by Donna Farhi,
Now that the finger has been let out of the dam, there’s been a deluge of #metoo stories coming from our Yoga community.
When we do start naming names, what then? In the past, even when teachers have been revealed for serious breaches of conduct, many of those same teachers were immediately forgiven without skipping a beat, and continued onwards with their glorious careers, seemingly unscathed.
A recent article in a New Zealand newspaper by Michele A’Court called “Redemption Song” (The Press, Christchurch, December 2nd, 2017), asks when is it time to forgive? She speaks of the need for apology, sincere contrition, appropriate reparation, rehabilitation, and the possibility of a welcome home. She goes on to say:
“To be allowed back into the village, all those steps need to be taken where the villagers can see them, starting with a proper apology to the victim. The kind that starts: “l am sorry that I did this to you,” said to the person wronged; not: “l am sorry if you…” which is equivocal, and neatly shifts the blame from offence caused by you, to offence taken by someone else.”
In the pre-digital decades that I’ve been working on ethics and being a kind of unofficial ombudswoman for those who felt they could not tell their stories publically, I’ve witnessed how the Yoga community has this immediate need to forgive the abusers, all doused in confusing rationalist terms and iced with spiritual sweeteners to help the supposed medicine go down.
But what really goes down is the festering wound left for women who see their abuser headlined on the cover of our most prominent Yoga magazines, featured at conferences, and welcomed at yoga studios worldwide.
It is this complicity that most hurts the victims for it conveys the magnitude of the abuser’s support network, which all serves to make her feel very small and powerless when she is trying to wade through a quagmire of shame that includes feelings such as “Why did I let this happen? Why didn’t I do something at the time? Why didn’t I tell someone?”
We further dishonour victims of abuse when we fail to listen to multiple credible allegations made by respected female members of our community by immediately declaring that the perpetrator is “a brilliant or gifted Yoga teacher”. When these kinds of comments follow on the heels of a description of a teacher illegally sexually assaulting a woman, what we’re really saying is: “Please press the pause button while I immediately erase from my mind what you’ve just told me”. What is also said in between the lines is: “The dignity and rights of women pale into insignificance with a teachers’ ability to regurgitate a long list of technical pointers on doing great backbends.”
“Who will believe me?” is only the first hurdle. The next hurdle is living with the knowledge that your abuser has been welcomed back into the fold without apology, without showing contrition, without reparation, without any signs of rehabilitation. How do you witness this without feeling a growing sense of rage, injustice, and frustration?
And like the detritus that passes for human life that supported the gross and abusive horror that was Harvey Weinstein, we have mechanisms within our community that not only make it easy for Yoga teachers to continue abusing their students, we also have the seemingly failsafe justification of “forgiveness” that acts to also assuage any possible guilt by association for the enabler, because, let’s be clear, there’s money to be made from these transactions. Money for the teacher, and money for the organizations, companies and studios that stand to gain through continuing the ruse.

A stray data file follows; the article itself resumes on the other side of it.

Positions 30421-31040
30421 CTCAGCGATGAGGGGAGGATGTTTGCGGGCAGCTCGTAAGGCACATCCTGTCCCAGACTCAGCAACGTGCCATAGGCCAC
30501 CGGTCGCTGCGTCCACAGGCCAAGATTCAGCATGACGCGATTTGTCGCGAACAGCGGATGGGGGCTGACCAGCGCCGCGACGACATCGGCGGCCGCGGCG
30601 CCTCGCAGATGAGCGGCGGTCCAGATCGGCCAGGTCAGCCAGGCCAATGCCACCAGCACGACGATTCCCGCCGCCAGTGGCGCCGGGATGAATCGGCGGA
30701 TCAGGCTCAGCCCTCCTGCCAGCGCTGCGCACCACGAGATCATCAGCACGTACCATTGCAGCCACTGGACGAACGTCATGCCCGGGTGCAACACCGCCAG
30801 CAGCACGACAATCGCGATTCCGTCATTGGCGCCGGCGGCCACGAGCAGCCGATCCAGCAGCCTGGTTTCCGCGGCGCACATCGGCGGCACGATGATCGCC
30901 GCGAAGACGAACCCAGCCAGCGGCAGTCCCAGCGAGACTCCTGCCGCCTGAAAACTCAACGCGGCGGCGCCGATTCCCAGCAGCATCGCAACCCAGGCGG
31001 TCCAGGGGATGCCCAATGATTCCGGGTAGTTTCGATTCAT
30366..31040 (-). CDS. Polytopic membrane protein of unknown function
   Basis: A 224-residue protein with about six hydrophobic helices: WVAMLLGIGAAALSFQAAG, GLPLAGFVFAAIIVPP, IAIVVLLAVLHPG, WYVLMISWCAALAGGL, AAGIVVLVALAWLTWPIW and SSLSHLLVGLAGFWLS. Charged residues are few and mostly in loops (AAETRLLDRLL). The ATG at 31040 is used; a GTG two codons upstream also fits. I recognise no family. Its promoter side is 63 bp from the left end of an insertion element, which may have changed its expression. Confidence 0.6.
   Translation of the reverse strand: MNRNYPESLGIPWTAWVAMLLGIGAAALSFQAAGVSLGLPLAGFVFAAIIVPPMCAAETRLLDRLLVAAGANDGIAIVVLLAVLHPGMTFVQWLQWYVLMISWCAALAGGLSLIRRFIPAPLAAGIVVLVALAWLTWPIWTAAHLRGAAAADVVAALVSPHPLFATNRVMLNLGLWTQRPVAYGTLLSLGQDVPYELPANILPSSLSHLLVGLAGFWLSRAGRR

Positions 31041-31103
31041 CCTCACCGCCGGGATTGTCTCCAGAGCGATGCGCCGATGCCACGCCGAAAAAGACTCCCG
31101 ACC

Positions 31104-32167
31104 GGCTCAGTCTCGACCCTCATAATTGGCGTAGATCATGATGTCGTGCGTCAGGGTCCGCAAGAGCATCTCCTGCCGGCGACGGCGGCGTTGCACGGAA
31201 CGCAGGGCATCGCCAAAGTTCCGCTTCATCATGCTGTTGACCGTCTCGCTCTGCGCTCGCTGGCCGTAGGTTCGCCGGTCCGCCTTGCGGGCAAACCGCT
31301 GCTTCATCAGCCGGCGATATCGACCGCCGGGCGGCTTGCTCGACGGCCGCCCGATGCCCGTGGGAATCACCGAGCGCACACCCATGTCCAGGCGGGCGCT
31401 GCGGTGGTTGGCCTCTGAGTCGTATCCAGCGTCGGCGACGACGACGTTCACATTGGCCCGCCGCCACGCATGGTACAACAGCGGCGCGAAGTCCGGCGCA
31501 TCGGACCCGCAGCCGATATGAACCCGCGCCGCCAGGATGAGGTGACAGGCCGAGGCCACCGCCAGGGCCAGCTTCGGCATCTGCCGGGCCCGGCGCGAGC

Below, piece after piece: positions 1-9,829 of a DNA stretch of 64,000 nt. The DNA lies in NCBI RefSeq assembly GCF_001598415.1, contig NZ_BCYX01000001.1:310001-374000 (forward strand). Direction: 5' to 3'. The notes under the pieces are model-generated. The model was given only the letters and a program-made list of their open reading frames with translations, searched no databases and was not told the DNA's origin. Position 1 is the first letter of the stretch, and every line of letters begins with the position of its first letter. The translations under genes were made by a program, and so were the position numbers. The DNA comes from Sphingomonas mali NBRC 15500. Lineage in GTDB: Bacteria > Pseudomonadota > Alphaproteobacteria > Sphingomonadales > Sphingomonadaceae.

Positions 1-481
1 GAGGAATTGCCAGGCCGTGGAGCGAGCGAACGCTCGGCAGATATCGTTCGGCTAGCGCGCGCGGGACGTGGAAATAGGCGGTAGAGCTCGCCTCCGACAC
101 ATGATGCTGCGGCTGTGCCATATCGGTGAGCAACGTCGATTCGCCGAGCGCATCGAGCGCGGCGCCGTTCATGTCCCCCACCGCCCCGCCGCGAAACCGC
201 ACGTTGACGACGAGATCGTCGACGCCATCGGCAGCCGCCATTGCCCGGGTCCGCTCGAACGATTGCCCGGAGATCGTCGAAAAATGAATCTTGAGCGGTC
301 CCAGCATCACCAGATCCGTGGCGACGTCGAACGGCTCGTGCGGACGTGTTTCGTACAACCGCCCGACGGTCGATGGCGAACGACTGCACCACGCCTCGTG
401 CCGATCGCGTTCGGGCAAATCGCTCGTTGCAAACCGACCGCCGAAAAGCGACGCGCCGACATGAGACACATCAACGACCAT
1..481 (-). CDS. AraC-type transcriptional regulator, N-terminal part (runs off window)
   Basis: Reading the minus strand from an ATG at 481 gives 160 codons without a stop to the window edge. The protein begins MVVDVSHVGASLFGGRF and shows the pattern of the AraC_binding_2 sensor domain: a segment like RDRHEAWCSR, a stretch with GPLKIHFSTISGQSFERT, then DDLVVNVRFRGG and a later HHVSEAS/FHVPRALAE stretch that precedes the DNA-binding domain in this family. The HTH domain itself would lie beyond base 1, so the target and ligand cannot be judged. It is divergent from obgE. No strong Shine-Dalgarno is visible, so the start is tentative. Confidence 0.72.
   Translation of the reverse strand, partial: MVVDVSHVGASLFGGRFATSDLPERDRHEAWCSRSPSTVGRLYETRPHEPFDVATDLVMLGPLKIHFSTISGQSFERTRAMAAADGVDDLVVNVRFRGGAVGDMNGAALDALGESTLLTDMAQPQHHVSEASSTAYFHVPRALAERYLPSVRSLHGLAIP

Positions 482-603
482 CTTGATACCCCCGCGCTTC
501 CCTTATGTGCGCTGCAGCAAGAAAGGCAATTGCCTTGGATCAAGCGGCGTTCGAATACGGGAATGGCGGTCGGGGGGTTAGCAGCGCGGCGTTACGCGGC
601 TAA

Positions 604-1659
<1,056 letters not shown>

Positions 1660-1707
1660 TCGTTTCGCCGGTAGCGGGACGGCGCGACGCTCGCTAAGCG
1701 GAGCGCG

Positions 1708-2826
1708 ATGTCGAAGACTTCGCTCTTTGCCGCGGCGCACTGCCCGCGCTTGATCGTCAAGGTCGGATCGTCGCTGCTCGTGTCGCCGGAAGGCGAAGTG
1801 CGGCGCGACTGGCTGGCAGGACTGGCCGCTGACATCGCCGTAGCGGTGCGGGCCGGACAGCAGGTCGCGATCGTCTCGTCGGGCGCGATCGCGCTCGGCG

So may I suggest, that when we begin to see those names coming into our feeds, that we, as a village, ensure that all steps are taken before we offer forgiveness.
And that we, as a village, boycott the organizations, conferences, festivals and product makers who continue to offer safe houses for those with known, unresolved histories of persistent predatory behavior. I suspect that studio directors, editors, online product companies, and the like, may start to become very discerning in vetting the teachers they choose to work with.
Donna Farhi is a Yoga teacher who has been practicing for 40 years and teaching since 1982. She is one of the most sought after guest teachers in the world, leading intensives and teacher training programs internationally. Her approach to Yoga is informed by the refinement of natural and universal movement principles that underlie safe and sustainable Yoga practice. This concentration on fundamental principles allows students of all levels of experience and from all traditions to build their own authentic Yoga practice. Considered the “teacher of teachers” students return to Donna’s intensives year after year to be a part of the inspiring evolution of Donna’s own practice and teaching.
Donna is the author of four contemporary classics: The Breathing Book, Yoga Mind, Body & Spirit: A Return to Wholeness and Bringing Yoga to Life: The Everyday Practice of Enlightened Living. Her fourth book Teaching Yoga: Exploring the Teacher-Student Relationship is a curricular text for teaching trainings worldwide. After nearly four decades of practice Donna believes that Yoga is about learning to befriend our self and to be in friendship with others as a means to building greater fellowship with all of humanity. Her fifth book, co-authored with Leila Stuart, Pathways to a Centered Body: Gentle Yoga Therapy for Core Stability, Healing Back Pain and Moving with Ease, was released in May 2017. American born, Donna now resides in Christchurch, New Zealand on a 30-acre farm with her partner.